creative non-fiction Curiosity Essay

A Curious Piece on Curiosity

Ellie Stuart has a complicated relationship with curiosity. Here she looks back at the times when she didn't follow the white rabbit . . .

by Ellie Stuart

Curiouser and curiouser . . . What will happen if I follow the white rabbit?

Curiosity has been both friend and foe in my life. I’ve followed a few rabbits down the rabbit hole, although unlike Alice’s adventures in Wonderland, mine were more adventures into death metal dungeons at 2am because I lacked the exit skills to get out of a bad date, and last-minute, 8-hour coach rides to Milan because there was a spare ticket going. All in the name of curiosity, but not quite the same wholesome tales of Alice (unless you believe Alice’s adventures were the product of a few too many magical mushrooms . . . the caterpillar scene being a case in point. Just sayin’).

But curiosity always has, and continues to, change my life in the most unexpected ways. Not always in a grandiose, epic way, and not always for the better. I’ll always regret being curious about instant salted caramel coffee that I spent £7 on for 50g, but at least I can pass this knowledge on so no one else need suffer drinking a cup, hoping with every sip it will get better, only for it to slowly dawn on oneself that really every sip just confirms that not every curious whim should be acquiesced, particularly in Tesco.

Curiosity is a wonderful thing. It’s how we discover the world, new art, new music, new tastes, new people, new ideas etc. and I wish I’d discovered it sooner. For much of my early twenties I was an over-thinker. I wondered about many things rather than doing them. I believed I could be a certain type of devil-may-care free spirit but struggled to let my actions speak louder than my thoughts.

“Now I feel that at the ripe old age of 26, I can now approach curiosity with an informed wisdom.”

When faced with krazy opportunities such as going to XOYO* for the first time with a charming and cool friend-of-a-friend, the curiosity police turned up. Despite my protestations to said charming and cool man (who could see I was apprehensive at the idea of going) that I’m sure I’d have quite a lovely time at XOYO (for those familiar with XOYO, I hear it’s one of the last places one could hope to have a lovely time, or encounter someone who said they were there looking for ‘a lovely time’) he very sweetly, and charmingly, suggested I might prefer a good night’s sleep instead. Needless to say I begrudgingly (but secretly quite happily) got on a random bus at 1am, and managed to night bus my way home by 3am. All very wholesome, and one of my most memorable examples of when I should have embraced curiosity rather than wondering what if, and vowed I would endeavour to let curiosity win more often.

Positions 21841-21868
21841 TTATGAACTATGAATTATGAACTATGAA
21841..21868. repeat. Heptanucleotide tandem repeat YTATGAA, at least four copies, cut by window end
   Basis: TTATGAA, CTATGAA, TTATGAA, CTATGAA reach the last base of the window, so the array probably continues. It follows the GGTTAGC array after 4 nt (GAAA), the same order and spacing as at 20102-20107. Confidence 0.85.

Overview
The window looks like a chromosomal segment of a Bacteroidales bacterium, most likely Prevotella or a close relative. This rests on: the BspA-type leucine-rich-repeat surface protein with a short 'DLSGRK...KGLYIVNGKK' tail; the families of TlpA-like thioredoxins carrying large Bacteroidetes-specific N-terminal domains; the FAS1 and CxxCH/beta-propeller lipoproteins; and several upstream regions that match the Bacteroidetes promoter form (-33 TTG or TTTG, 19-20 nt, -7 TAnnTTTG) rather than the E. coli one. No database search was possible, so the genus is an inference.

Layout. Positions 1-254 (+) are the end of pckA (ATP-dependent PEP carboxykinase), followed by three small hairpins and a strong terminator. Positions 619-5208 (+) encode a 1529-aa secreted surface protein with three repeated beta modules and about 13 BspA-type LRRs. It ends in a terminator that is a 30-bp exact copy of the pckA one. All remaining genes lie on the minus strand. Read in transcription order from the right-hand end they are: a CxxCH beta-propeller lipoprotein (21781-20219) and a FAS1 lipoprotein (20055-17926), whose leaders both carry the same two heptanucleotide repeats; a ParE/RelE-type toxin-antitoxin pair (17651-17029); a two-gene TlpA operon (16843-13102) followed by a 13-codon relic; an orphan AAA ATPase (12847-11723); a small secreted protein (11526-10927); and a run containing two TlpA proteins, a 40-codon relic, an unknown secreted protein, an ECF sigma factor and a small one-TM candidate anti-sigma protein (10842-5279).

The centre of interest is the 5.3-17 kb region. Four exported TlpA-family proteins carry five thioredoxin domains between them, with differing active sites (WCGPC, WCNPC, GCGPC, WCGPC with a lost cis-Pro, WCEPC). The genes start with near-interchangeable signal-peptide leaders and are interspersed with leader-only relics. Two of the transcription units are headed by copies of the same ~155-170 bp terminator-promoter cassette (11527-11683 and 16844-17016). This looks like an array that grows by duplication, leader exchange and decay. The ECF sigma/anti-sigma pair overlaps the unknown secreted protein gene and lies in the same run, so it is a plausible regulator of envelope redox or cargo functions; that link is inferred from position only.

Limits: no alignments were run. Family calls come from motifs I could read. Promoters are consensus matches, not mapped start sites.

‘Curiosity is not a sin, but you should exercise caution . . .’ Yas Dumbledore.

I’ve wondered whether I should have been more curious, tried to be too curious, and now I feel that at the ripe old age of 26, I can now approach curiosity with an informed wisdom. I don’t need to jump at every curious suggestion (I’ve got a pretty good idea what I’ll find behind a door in a death metal bar with a sign that begins ‘No biting’ and ends in ‘No spanking’ – I’ll let your imagination fill in the other 8 commandments . . .) but  I’m still curious enough that when a friend rings at 11pm on a Friday night when I’m already tucked up in bed watching old episodes of Naked Attraction for research purposes, I’ll sigh, get up, give myself a mental pick me up – ‘Come on Ellie, one day you won’t be able to get up unassisted, so enjoy it while you can’ – and I will strut/drowsily limp out into the night and on to the blessing and curse that is the 24-hour Victoria line on a Friday night.

And so it is that I have come to embrace curiosity cautiously, to act upon it when I feel like it, and not worry and wonder when I don’t. I know I’m never going to be the devil-may-care, says-yes-to-everything free spirit, but I’m also not going to get lost in ideas of wanderlust rather than get lost wandering.

I’m sitting here pondering how I bring this curious piece on curiosity to an end, curiously wondering if I’d written this at another time in another place (nothing fancy, probably just 9am in a Pret) if my take on curiosity would have taken on a different story or expressed itself in perfect iambic pentameter – but curiosity is in the ellipsis not the full stop, the adventures still to come and the stories not yet told, so who knows . . .

Go forth and be curious (but cautiously-ish).

*Krazy club for krazy people


Ellie Stuart 

Ellie Stuart is an illustrator and product developer. She loves: baking, comedy and g&t’s. She shouldn’t love: Justin Bieber, Love Island, Biscoff crunchy spread – but she does.

www.eleanorstuart.com

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